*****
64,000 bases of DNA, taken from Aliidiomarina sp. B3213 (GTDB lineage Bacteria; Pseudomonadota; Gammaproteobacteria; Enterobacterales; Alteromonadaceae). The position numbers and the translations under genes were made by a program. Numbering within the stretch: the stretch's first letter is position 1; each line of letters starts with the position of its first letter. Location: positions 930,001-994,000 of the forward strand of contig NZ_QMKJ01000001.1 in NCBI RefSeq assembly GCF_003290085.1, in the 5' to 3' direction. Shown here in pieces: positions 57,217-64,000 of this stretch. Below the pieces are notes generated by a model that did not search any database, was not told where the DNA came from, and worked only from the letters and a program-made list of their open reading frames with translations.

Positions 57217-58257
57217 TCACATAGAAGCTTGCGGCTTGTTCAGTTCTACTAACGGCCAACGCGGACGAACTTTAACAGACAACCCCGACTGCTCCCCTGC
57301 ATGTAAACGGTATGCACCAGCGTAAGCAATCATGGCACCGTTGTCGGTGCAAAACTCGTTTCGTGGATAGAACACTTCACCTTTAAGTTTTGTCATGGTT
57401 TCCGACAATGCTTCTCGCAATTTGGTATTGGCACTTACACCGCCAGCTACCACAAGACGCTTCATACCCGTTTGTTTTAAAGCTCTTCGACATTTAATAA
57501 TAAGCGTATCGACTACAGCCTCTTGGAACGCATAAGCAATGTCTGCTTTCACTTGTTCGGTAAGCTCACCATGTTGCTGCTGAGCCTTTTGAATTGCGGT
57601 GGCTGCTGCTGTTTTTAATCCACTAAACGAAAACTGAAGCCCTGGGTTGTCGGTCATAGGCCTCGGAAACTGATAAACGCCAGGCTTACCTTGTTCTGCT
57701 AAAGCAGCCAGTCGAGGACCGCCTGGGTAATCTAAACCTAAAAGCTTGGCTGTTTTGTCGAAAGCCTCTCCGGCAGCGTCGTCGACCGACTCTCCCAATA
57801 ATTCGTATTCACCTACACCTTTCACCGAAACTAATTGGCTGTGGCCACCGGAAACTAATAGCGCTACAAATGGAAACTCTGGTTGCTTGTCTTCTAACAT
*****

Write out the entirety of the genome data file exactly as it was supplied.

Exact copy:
64,000 bases of DNA, taken from Aliidiomarina sp. B3213 (GTDB lineage Bacteria; Pseudomonadota; Gammaproteobacteria; Enterobacterales; Alteromonadaceae). The position numbers and the translations under genes were made by a program. Numbering within the stretch: the stretch's first letter is position 1; each line of letters starts with the position of its first letter. Location: positions 930,001-994,000 of the forward strand of contig NZ_QMKJ01000001.1 in NCBI RefSeq assembly GCF_003290085.1, in the 5' to 3' direction. Shown here in pieces: positions 57,217-64,000 of this stretch. Below the pieces are notes generated by a model that did not search any database, was not told where the DNA came from, and worked only from the letters and a program-made list of their open reading frames with translations.

Positions 57217-58257
57217 TCACATAGAAGCTTGCGGCTTGTTCAGTTCTACTAACGGCCAACGCGGACGAACTTTAACAGACAACCCCGACTGCTCCCCTGC
57301 ATGTAAACGGTATGCACCAGCGTAAGCAATCATGGCACCGTTGTCGGTGCAAAACTCGTTTCGTGGATAGAACACTTCACCTTTAAGTTTTGTCATGGTT
57401 TCCGACAATGCTTCTCGCAATTTGGTATTGGCACTTACACCGCCAGCTACCACAAGACGCTTCATACCCGTTTGTTTTAAAGCTCTTCGACATTTAATAA
57501 TAAGCGTATCGACTACAGCCTCTTGGAACGCATAAGCAATGTCTGCTTTCACTTGTTCGGTAAGCTCACCATGTTGCTGCTGAGCCTTTTGAATTGCGGT
57601 GGCTGCTGCTGTTTTTAATCCACTAAACGAAAACTGAAGCCCTGGGTTGTCGGTCATAGGCCTCGGAAACTGATAAACGCCAGGCTTACCTTGTTCTGCT
57701 AAAGCAGCCAGTCGAGGACCGCCTGGGTAATCTAAACCTAAAAGCTTGGCTGTTTTGTCGAAAGCCTCTCCGGCAGCGTCGTCGACCGACTCTCCCAATA
57801 ATTCGTATTCACCTACACCTTTCACCGAAACTAATTGGCTGTGGCCACCGGAAACTAATAGCGCTACAAATGGAAACTCTGGTTGCTTGTCTTCTAACAT